We often wonder if somewhere hidden on Mars are the building blocks for life. But what about building blocks for a civilization?
A new study suggests that the material humanity needs to one day construct houses, buildings and even entire colonies on Mars may already exist within the red planet’s own desolate soil. The research is still early and the technology is unlikely to be ready in time to meet President Trump’s stated goal of putting people on Mars by the end of his first term, but it could lay the groundwork for settlement of the planet if further study and testing confirms its findings.
“If this can indeed be scaled up for mass production on Mars, then I would say we are lucky,” said Yu Qiao, a materials scientist and engineer at the University of California, San Diego, pointing out that soil on the moon does not share that ability. He and his colleagues published their work Thursday in the journal Scientific Reports.
Dr. Qiao and his colleagues experimented with a substance that is chemically and physically similar to what you might find on the surface of Mars, but is made from particles on our planet. They call it Martian soil simulant. Quite by accident, the team members found that with enough pressure they could mash the mock Martian dirt into bricks — no extraterrestrial kiln needed
The technique, if it works with real Martian soil, could make it possible to develop building material on Mars without needing extreme heat, water or a binding agent. Though the bricks they created were small, they were stronger than steel-reinforced concrete, Dr. Qiao said.
His team had previously worked with an analogue for lunar soil, which needs a binding agent that acts like glue in order to be compressed into a brick. The idea behind that research was that one day astronauts would take the binding agent with them to the moon, mix it with the soil and then compact it into blocks that they could use to make structures.
After that work, his team set their eyes on Mars. They realized they could produce the same kind of bricks for the red planet with smaller and smaller amounts of their space glue, until they found they could make Martian bricks by using pressure without a bonding agent.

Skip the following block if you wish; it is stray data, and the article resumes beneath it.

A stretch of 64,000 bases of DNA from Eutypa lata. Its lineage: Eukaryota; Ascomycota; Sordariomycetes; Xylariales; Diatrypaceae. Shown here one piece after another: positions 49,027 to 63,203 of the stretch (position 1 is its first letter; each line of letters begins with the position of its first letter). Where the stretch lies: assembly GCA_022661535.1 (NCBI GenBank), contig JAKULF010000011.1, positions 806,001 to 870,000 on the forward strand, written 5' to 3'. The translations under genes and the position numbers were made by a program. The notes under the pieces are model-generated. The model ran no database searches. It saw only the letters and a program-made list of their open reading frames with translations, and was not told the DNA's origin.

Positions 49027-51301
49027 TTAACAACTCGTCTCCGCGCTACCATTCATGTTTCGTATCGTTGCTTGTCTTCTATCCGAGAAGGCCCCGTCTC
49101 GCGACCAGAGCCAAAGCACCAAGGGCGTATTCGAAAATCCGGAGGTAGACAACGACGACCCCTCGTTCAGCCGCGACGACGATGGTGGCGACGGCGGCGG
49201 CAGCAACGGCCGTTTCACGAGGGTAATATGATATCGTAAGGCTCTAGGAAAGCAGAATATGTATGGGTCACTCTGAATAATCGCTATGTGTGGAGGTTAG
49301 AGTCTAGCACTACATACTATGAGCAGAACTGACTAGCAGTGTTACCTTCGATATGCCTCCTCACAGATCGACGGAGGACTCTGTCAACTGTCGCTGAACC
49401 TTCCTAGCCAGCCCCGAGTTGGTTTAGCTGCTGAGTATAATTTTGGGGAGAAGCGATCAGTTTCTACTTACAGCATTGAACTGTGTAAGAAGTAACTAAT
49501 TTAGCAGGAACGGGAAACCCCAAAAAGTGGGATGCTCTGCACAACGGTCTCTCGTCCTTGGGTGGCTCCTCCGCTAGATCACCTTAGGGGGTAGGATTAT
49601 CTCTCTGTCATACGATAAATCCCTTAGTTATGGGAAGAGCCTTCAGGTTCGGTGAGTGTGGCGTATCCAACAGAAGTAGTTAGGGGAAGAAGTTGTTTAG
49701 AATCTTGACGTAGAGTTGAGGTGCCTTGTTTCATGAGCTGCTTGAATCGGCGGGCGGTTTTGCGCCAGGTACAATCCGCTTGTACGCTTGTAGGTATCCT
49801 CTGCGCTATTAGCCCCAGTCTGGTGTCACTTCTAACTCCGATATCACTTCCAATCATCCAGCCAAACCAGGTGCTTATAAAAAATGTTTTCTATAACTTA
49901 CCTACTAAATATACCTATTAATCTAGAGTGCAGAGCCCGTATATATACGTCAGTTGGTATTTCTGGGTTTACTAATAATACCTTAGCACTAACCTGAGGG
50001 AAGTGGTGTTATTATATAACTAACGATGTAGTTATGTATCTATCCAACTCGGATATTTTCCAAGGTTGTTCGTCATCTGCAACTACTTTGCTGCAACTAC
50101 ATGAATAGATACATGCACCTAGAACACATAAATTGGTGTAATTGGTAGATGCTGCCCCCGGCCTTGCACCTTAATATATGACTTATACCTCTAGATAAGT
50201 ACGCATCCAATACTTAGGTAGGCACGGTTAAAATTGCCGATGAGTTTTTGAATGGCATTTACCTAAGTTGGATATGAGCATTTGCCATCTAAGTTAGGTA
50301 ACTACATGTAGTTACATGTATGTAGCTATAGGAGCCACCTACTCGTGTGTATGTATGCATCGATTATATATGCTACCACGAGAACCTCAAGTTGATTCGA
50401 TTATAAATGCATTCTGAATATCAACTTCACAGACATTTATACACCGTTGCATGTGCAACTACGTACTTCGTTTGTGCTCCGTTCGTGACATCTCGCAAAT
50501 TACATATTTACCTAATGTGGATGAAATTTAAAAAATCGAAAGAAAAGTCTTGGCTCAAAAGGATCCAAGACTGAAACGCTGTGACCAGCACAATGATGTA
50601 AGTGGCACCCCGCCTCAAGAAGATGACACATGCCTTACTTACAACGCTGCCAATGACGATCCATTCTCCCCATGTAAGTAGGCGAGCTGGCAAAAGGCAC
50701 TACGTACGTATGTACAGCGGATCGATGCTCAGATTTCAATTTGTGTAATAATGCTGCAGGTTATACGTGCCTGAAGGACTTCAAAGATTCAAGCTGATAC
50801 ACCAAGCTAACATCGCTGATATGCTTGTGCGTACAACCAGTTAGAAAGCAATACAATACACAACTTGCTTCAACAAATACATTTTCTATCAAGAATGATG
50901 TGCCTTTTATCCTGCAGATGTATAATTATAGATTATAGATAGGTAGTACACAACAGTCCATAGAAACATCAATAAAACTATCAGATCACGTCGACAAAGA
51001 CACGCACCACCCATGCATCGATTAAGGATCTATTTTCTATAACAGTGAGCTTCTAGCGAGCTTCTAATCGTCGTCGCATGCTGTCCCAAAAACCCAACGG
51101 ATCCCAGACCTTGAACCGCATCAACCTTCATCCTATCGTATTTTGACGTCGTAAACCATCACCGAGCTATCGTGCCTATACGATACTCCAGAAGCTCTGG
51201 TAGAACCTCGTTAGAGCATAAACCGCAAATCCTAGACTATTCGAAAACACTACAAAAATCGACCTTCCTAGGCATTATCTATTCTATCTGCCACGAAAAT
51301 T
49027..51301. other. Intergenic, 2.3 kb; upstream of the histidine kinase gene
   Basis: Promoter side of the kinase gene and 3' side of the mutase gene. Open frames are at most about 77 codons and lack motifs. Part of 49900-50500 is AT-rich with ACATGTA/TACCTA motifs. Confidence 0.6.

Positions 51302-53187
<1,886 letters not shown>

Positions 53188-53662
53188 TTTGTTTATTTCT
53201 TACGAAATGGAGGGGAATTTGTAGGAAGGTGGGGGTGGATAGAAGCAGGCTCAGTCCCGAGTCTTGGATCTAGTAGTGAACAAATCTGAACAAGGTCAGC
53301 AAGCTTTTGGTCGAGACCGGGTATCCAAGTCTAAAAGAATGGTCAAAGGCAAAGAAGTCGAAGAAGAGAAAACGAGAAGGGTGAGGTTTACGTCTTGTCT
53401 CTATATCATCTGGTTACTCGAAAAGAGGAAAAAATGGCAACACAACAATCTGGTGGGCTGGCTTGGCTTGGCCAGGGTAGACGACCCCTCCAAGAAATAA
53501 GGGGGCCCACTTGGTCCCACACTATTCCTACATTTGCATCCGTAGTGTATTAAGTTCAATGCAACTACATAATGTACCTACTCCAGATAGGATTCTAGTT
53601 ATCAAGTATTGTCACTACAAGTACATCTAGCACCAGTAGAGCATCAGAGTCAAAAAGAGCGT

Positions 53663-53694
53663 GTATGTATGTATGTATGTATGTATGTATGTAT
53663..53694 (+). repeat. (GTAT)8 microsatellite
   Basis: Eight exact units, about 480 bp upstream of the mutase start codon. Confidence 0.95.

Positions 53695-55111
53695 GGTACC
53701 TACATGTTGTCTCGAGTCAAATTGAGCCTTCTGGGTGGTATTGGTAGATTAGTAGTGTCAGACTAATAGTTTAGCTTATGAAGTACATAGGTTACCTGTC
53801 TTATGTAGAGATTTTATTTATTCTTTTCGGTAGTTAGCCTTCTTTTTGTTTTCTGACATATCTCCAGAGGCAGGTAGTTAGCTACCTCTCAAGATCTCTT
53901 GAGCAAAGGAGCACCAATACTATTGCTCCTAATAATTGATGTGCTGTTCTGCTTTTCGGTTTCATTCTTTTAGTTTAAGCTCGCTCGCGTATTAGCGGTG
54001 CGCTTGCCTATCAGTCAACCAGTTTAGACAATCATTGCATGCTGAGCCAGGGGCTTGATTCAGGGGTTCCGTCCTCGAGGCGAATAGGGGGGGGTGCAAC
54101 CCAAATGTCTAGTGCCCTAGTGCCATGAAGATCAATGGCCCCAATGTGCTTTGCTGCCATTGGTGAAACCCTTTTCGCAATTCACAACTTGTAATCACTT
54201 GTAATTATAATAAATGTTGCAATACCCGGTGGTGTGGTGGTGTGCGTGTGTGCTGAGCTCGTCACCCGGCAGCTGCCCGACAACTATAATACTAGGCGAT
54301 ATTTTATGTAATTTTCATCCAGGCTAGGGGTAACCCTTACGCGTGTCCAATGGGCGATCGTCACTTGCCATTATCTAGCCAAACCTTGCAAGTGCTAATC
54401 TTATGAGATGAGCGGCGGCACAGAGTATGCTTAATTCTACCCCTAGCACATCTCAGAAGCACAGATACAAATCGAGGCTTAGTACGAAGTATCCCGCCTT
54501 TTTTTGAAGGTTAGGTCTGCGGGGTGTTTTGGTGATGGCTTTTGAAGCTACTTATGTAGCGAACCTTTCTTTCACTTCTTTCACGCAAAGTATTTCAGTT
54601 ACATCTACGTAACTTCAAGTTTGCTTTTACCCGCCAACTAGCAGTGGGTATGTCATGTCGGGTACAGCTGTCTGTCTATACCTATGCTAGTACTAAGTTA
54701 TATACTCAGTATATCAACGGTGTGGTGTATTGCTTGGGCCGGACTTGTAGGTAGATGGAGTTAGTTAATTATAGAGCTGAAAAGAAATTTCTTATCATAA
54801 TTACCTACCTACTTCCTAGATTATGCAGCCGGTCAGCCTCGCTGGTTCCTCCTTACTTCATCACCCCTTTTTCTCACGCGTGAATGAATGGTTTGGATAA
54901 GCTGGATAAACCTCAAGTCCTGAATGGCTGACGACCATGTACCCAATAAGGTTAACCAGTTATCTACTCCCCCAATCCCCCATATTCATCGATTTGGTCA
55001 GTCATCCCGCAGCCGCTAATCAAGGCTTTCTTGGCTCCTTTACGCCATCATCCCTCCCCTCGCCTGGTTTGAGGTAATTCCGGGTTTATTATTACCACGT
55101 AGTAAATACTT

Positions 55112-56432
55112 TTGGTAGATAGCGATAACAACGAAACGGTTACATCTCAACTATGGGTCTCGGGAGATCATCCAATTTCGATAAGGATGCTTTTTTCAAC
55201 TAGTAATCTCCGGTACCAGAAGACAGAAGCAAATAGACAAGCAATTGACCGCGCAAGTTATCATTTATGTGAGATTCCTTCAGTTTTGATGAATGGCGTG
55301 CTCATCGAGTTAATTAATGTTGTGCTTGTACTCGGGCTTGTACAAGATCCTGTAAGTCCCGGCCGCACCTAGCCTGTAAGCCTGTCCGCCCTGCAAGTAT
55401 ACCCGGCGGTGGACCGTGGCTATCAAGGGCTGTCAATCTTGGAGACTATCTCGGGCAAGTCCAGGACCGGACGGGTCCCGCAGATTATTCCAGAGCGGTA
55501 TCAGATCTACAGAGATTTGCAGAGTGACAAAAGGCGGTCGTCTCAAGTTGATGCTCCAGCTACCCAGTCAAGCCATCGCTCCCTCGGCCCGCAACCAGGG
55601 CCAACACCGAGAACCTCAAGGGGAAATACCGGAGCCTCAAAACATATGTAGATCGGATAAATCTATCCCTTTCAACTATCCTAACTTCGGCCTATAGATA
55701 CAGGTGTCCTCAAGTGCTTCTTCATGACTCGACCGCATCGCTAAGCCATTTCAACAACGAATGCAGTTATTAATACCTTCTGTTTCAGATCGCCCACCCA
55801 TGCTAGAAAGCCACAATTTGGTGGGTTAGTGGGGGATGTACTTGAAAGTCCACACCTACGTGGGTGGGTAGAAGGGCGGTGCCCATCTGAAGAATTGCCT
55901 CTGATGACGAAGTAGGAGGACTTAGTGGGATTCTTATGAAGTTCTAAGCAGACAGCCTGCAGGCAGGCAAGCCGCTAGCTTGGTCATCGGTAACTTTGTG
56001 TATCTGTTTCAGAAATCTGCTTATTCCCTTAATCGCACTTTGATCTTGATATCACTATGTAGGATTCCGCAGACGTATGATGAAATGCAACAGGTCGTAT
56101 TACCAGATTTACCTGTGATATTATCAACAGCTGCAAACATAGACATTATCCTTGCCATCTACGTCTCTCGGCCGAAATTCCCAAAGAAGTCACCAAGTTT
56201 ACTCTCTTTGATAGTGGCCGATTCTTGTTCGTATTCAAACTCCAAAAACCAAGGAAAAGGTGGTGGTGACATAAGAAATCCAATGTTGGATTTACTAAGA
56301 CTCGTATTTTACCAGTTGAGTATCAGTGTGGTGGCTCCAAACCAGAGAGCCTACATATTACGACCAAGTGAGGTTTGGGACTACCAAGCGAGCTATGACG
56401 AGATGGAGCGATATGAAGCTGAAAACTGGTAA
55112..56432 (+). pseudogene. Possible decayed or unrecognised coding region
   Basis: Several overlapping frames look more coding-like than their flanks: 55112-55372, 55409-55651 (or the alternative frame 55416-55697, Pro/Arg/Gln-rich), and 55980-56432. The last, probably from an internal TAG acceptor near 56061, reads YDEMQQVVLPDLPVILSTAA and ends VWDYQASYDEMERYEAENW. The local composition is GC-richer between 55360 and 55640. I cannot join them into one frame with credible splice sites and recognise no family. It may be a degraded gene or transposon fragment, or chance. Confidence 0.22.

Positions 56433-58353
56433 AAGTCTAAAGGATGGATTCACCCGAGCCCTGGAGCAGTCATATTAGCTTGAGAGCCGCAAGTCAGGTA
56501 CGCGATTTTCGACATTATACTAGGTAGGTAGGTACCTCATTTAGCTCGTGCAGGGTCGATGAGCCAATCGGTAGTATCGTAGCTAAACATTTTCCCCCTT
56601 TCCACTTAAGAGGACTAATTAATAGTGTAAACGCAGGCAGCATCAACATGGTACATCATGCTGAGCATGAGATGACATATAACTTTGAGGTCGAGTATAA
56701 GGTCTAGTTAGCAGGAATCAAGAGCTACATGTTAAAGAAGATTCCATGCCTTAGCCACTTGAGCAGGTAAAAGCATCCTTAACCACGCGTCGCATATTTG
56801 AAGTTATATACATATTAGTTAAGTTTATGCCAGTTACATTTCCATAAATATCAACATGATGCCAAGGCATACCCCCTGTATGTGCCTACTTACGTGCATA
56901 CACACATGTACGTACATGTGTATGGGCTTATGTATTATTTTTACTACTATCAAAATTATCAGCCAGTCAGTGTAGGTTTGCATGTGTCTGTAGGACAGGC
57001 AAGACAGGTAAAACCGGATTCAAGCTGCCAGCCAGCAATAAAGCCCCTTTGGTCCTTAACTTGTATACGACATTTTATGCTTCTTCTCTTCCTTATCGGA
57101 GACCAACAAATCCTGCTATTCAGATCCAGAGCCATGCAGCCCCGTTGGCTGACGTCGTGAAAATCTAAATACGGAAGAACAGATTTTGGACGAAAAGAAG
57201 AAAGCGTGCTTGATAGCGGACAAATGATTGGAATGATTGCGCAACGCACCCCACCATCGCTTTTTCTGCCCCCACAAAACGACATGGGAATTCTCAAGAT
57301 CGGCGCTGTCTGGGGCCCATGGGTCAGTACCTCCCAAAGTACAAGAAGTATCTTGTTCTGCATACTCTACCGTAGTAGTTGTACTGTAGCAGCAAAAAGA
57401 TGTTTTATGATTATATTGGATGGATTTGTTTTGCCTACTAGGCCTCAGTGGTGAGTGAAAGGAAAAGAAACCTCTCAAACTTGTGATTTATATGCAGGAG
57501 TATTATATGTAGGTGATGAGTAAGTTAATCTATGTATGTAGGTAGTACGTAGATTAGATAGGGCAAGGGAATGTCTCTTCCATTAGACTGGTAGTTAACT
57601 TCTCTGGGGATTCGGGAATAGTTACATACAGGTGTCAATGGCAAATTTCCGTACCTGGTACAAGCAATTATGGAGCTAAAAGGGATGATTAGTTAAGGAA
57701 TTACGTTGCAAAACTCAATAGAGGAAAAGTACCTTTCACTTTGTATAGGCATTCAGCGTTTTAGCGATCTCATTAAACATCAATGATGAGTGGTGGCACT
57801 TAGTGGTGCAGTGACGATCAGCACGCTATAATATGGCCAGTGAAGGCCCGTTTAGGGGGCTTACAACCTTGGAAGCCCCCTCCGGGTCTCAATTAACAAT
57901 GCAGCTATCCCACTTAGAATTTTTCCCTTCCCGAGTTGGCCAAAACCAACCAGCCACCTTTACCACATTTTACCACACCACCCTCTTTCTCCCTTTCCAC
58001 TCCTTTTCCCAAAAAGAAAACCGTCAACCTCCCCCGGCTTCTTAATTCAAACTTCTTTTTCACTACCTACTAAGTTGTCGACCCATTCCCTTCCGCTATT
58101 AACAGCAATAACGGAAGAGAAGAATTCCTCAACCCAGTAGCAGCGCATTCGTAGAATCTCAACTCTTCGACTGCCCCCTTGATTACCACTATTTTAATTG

“I thought, ‘What is going on?!’” Dr. Qiao said.
The team members think that the iron oxide, which gives the soil its red color, acts like a glue to hold the particles together after it is subjected to enough pressure. Dr. Qiao said his next step was to investigate whether the technique could create larger bricks that could potentially build a house.
“The paper is an interesting step in the right direction of development of building material for future explorers,” said Jon Rask, a research scientist at NASA who was not involved in the study. He said he would like to see this research conducted under extremely cold and dry conditions that mirror Mars’s atmosphere to see if the results would hold up.
Henning Roedel, a doctoral candidate at Stanford University who studies technology for construction in outer space, said in an email that scaling the method could prove to be a challenge. Still, he called the technique an elegant solution to the problem of building on other planetary bodies.
“Buildings are rarely made from a singular material,” Mr. Roedel said, “and as we learn about more options available for future explorers and colonists, the better chances I think we have at succeeding in our first extraterrestrial colony.”